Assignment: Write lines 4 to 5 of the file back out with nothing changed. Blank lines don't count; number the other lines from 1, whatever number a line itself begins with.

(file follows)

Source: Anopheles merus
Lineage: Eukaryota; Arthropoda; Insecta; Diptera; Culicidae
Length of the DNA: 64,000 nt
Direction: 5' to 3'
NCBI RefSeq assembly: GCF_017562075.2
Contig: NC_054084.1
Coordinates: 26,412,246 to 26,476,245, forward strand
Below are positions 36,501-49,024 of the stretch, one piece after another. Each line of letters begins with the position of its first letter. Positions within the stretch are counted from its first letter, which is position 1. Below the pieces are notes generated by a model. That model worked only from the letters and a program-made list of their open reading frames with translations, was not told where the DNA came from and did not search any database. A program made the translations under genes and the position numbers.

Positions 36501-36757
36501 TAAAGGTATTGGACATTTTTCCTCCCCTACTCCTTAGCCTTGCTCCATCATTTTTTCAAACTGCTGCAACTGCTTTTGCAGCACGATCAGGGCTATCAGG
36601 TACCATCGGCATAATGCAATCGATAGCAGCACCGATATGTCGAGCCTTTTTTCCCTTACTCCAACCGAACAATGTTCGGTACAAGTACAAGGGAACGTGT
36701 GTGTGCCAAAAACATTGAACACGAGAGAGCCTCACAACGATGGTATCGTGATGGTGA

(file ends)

Direction: 5' to 3'
NCBI RefSeq assembly: GCF_017562075.2